“Slow Church” Movement Advocates for a Church Culture Tightly Connected to the Local Community

“Slow Church” book cover photo courtesy of InterVarsity Press.

“Slow Church” book cover photo courtesy of InterVarsity Press.

Going to church these days can be a bit like eating at a fast food joint.

It might be quick and tasty.

But it won’t satisfy your soul.

You can’t franchise the kingdom of God, say the authors of “Slow Church,” a new book from InterVarsity Press that applies the lessons of the slow food movement to congregational life.

C. Christopher Smith and John Pattison, the book’s authors, are part of a loose network of writers, friends, theologians and pastors worried about what they call the “McDonaldization” of church. They say too many small churches try to mass-produce spiritual growth by copying the latest megachurch techniques.

Instead, Smith and Pattison advocate for “slow church” — an approach to ministry that stresses local context and creativity over pre-packaged programs.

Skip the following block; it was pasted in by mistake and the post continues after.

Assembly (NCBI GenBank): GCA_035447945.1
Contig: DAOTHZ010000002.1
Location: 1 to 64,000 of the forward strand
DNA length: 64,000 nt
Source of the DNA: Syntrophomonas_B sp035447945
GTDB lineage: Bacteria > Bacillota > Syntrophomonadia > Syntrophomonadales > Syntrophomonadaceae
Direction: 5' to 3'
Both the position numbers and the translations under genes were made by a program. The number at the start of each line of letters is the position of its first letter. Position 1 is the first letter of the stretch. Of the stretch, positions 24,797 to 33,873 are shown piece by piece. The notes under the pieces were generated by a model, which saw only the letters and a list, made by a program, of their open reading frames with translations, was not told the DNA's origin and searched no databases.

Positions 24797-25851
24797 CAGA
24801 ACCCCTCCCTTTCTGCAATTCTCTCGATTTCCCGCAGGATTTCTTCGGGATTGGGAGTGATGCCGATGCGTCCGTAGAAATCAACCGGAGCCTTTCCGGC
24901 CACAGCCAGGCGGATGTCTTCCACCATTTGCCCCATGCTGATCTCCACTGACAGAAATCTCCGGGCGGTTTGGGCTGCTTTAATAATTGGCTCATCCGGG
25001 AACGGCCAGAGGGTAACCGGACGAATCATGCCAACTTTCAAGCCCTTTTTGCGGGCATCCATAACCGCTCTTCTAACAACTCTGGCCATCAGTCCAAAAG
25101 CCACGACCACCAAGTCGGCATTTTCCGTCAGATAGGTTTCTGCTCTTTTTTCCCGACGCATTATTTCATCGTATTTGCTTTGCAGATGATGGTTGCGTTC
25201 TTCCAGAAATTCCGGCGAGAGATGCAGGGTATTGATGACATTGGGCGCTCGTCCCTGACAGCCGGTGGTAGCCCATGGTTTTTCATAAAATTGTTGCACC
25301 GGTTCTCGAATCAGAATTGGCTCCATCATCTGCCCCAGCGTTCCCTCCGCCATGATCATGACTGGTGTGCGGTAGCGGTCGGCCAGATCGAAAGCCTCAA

About 15 years ago, Pattison said, leaders from his home church in Lincoln, Neb., tried to import some programs from Willow Creek, a megachurch outside of Chicago.

But those programs didn’t fit in their small town, he said. And he sees other churches doing the same thing today.

Neither writer is a fan of megachurches, which they say can allow people to remain anonymous rather than being part of a community.

Smith said megachurches are often disconnected from their geographical neighborhoods.

“Our biggest concern with megachurches,” he said, “is the fact that they typically draw their members from such a large area that they become churches of nowhere, not belonging to any particular place.”

Both Smith and Pattison are members of small urban churches that have reinvented themselves in recent years.

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SOURCE:   
Religion News Service


  

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